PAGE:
13. The downhole tool of claim 1, further comprising a plurality of sections, each of the plurality movable with respect to each other, wherein the sensor is disposed on one of the plurality of sections and the transmitter is disposed on another of the plurality of sections.

14. The downhole tool of claim 1, wherein the transmitter and sensor are acoustic.

15. A method of logging a formation downhole, the method comprising: disposing a tool downhole, the tool having axis defined therethrough, moving an arm attached to the tool in a radial direction with respect to the axis of the tool body via an open/close mechanism; transmitting a signal with a transmitter disposed upon the tool into the formation; and receiving the signal with a sensor disposed upon the arm of the downhole tool.

16. The method of claim 15, wherein the tool further comprises a second arm configured to move in a radial direction with respect to the tool body axis, wherein the transmitter is disposed on the second arm.

17. The method of claim 15, wherein the tool further comprises a second arm configured to move in a radial direction with respect to the tool body axis, wherein the transmitter is configured to transmit through the second arm.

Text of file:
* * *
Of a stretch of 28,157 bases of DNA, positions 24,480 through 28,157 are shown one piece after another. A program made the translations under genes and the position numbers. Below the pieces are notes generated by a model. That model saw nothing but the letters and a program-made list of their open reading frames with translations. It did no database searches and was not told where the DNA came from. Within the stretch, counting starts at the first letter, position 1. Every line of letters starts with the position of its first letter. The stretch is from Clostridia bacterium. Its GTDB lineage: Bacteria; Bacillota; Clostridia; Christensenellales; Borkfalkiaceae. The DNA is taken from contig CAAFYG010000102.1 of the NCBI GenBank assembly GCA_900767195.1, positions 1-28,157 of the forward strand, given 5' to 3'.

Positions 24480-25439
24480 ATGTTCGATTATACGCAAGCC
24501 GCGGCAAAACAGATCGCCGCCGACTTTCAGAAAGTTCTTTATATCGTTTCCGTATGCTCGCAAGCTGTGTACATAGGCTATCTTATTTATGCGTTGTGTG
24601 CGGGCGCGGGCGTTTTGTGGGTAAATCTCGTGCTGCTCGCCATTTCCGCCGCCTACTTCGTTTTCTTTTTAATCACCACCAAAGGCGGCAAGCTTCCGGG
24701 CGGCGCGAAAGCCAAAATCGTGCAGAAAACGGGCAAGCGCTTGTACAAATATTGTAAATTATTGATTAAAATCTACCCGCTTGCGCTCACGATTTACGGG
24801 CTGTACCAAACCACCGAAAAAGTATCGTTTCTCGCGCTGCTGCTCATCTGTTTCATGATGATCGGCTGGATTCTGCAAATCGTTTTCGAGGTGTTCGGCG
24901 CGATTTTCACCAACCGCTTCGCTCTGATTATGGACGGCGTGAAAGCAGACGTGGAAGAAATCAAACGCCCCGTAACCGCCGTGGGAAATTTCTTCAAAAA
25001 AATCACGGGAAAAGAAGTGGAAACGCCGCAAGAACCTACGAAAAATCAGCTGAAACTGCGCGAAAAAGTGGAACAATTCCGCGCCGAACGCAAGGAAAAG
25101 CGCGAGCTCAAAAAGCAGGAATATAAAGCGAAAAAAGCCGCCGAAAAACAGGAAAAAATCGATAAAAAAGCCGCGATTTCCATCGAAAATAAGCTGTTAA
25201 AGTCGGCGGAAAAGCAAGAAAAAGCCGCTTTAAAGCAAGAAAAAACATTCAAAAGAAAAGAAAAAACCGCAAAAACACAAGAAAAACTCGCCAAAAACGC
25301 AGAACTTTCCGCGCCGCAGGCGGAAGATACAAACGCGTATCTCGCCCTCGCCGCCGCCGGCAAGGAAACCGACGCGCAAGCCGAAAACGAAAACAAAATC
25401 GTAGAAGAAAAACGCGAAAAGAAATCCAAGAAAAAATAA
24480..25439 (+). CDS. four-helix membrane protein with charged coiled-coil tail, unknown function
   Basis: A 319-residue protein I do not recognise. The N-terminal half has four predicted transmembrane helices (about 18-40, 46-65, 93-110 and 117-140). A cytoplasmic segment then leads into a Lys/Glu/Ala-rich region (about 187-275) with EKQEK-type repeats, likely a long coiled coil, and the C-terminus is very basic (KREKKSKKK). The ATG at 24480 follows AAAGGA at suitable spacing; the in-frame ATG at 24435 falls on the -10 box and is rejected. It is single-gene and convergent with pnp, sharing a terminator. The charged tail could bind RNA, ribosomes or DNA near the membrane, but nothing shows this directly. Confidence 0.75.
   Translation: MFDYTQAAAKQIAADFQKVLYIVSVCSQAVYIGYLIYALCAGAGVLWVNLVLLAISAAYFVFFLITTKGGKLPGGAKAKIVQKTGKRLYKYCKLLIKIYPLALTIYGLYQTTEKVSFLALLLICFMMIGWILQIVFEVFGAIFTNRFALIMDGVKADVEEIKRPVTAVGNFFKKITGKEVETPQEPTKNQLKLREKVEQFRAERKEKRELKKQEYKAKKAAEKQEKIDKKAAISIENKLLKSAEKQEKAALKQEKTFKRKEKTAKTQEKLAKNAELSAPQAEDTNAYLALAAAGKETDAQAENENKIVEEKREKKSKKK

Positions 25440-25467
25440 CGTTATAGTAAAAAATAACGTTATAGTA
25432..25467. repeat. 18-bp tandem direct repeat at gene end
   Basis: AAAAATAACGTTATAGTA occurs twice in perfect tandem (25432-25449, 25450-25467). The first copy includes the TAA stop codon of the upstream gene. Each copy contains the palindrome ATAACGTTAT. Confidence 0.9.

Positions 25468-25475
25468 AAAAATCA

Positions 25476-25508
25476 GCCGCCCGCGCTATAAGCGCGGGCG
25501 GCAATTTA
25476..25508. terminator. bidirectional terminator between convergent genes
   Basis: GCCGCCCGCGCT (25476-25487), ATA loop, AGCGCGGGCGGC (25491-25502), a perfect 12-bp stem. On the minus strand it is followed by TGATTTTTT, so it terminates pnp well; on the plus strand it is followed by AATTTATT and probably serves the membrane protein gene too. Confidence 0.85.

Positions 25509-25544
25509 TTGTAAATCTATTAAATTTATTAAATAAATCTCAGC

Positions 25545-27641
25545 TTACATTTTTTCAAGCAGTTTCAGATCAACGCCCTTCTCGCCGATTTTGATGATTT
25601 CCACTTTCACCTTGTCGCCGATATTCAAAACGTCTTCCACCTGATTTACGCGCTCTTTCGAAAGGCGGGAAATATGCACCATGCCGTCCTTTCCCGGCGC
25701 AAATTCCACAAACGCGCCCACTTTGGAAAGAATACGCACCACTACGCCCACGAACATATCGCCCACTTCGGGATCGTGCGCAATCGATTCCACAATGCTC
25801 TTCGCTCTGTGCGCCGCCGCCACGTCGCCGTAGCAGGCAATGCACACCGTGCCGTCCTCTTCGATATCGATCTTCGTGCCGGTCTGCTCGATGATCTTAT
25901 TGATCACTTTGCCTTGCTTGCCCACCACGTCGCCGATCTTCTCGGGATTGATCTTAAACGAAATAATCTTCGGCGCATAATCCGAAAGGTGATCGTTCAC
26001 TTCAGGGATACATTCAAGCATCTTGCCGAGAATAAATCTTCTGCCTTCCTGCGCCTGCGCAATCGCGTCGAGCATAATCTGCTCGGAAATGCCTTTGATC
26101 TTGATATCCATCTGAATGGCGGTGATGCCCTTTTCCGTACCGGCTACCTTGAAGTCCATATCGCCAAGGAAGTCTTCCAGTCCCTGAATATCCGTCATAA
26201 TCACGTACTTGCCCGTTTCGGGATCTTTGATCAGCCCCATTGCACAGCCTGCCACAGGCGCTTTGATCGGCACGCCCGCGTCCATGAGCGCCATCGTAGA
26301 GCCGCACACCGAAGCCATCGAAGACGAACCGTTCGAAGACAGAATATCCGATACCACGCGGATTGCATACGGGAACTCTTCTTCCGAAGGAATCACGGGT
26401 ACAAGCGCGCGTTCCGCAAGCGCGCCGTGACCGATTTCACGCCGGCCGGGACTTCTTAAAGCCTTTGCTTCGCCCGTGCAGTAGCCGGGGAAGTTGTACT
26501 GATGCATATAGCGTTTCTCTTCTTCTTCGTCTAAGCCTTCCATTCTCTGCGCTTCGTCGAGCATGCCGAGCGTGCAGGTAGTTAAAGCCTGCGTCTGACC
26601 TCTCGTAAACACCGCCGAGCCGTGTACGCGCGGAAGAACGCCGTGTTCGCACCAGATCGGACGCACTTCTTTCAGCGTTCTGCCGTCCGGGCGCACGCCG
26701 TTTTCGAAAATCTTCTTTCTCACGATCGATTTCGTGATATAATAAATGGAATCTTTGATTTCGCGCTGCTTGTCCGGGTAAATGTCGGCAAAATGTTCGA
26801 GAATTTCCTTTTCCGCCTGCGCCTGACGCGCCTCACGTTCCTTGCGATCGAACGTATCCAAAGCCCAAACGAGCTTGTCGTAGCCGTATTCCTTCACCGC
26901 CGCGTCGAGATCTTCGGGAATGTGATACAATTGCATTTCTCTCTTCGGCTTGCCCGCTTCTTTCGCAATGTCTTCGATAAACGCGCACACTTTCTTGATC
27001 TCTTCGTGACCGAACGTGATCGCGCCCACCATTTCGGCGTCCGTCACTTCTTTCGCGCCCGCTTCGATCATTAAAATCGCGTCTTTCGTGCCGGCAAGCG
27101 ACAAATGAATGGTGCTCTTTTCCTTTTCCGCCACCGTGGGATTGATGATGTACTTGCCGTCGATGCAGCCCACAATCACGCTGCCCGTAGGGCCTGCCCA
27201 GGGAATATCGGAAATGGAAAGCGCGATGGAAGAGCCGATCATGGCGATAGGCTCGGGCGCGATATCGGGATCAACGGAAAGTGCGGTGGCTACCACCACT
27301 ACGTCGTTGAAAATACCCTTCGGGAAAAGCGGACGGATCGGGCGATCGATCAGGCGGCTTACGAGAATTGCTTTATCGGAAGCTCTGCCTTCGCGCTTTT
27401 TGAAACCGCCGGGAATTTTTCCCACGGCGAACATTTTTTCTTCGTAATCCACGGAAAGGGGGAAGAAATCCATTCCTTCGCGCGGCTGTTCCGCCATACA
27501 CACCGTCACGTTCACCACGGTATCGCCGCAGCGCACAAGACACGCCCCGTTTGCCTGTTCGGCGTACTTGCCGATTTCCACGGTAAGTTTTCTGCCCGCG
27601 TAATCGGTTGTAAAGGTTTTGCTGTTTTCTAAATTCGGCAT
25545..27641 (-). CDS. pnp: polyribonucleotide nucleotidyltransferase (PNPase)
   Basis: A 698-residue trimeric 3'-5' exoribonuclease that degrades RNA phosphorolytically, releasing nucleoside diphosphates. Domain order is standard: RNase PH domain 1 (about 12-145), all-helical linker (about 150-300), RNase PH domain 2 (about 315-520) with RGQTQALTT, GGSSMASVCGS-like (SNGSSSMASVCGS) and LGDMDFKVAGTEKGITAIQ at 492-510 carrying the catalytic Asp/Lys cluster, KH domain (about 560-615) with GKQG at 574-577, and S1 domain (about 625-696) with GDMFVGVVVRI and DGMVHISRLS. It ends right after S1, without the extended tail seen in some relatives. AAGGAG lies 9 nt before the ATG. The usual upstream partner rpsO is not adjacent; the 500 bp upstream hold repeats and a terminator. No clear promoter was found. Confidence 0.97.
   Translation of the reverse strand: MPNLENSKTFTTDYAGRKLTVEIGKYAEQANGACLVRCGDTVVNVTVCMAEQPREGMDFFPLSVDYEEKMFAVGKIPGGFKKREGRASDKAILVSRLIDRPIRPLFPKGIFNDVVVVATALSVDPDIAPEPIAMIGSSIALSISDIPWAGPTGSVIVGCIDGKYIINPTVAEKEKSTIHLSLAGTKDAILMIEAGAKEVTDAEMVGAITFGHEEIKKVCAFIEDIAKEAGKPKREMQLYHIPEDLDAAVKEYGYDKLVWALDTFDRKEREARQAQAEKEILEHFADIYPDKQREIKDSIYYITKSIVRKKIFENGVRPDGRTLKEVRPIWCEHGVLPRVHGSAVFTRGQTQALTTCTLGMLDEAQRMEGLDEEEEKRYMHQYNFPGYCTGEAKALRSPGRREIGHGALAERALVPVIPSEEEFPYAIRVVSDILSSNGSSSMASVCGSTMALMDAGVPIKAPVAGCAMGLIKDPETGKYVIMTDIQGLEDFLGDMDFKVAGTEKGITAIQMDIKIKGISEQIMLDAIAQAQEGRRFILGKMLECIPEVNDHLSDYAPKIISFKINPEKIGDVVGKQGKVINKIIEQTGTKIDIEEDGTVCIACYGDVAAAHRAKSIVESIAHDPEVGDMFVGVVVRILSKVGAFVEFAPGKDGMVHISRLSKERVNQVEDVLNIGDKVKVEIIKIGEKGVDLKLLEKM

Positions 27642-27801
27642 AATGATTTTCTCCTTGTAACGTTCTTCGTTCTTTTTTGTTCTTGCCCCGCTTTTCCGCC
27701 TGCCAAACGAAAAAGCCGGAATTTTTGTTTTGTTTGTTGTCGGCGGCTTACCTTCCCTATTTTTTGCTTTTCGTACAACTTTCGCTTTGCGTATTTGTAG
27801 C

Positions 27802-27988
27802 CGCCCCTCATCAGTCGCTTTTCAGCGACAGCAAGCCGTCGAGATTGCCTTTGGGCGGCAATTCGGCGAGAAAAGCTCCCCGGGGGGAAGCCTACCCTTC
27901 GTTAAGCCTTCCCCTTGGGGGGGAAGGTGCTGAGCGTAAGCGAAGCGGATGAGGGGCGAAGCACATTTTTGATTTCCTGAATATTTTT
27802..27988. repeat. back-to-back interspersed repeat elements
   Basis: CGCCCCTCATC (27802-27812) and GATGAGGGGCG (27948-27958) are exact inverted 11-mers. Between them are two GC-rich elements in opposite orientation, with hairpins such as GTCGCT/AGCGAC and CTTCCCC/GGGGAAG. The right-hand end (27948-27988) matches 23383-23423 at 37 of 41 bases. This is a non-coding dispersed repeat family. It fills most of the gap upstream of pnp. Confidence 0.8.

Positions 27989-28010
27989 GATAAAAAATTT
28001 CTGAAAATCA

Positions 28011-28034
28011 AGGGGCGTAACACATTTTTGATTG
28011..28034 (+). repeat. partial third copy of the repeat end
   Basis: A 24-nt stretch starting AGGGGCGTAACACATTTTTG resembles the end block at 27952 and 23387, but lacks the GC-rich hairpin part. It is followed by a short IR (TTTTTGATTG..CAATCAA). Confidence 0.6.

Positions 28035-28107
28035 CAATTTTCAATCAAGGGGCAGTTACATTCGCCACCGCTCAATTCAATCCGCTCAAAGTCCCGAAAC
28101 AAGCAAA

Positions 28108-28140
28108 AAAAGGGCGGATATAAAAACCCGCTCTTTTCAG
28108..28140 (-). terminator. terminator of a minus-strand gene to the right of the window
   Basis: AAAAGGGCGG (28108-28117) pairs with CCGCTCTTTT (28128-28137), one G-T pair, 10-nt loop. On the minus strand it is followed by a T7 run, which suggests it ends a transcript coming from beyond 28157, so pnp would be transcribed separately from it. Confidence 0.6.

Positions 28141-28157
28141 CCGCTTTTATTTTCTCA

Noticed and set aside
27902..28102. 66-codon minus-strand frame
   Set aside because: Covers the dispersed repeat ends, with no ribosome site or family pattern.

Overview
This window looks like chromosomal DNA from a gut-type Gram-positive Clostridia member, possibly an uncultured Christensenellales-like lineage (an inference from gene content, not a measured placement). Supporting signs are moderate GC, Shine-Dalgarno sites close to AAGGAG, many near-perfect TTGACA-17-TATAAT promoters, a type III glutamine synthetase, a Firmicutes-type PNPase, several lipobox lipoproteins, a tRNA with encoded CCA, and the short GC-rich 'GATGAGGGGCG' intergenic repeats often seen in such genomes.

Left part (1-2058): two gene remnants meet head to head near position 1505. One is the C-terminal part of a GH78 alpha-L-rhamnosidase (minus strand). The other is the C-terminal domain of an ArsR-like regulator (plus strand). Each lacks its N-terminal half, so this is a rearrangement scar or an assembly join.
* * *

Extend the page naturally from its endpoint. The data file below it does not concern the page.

18. The method of claim 15, wherein the tool further comprises a plurality of arms, each arm having a sensor disposed thereon and configured to move in a radial direction with respect to the tool body.

19. The method of claim 15, wherein the tool further comprises a plurality of sections, each of the plurality movable with respect to each other, wherein the sensor is disposed on one of the plurality of sections and the transmitter is disposed on another of the plurality of sections.

20. A method of manufacturing a downhole tool, the method comprising: movably attaching an arm onto a tool body, the tool body having an axis defined therethrough, such that the arm is configured to move in a radial direction with respect to the axis via an open/close mechanism, disposing a sensor on the arm, and disposing a transmitter on the tool body such that the transmitter and sensor are configured to communicate with each other.

21. The method of claim 20, wherein the tool further comprises a second arm configured to move in a radial direction with respect to the tool body axis, wherein the transmitter is disposed on the second arm.

Description:

CROSS-REFERENCE TO RELATED APPLICATIONS

This application claims priority from U.S. Provisional Application Ser. No. 61/040,127 filed on Mar. 27, 2008, entitled “Expandable Sonic Logging Tool” in the names of Hitoshi Tashiro and Jahir Pabon, which is incorporated by reference in its entirety.

FIELD OF DISCLOSURE

Embodiments disclosed herein generally relate to methods and apparatus of a downhole tool. More specifically, embodiments disclosed herein relate to an expandable downhole tool designed for use within the oilfield industry.

BACKGROUND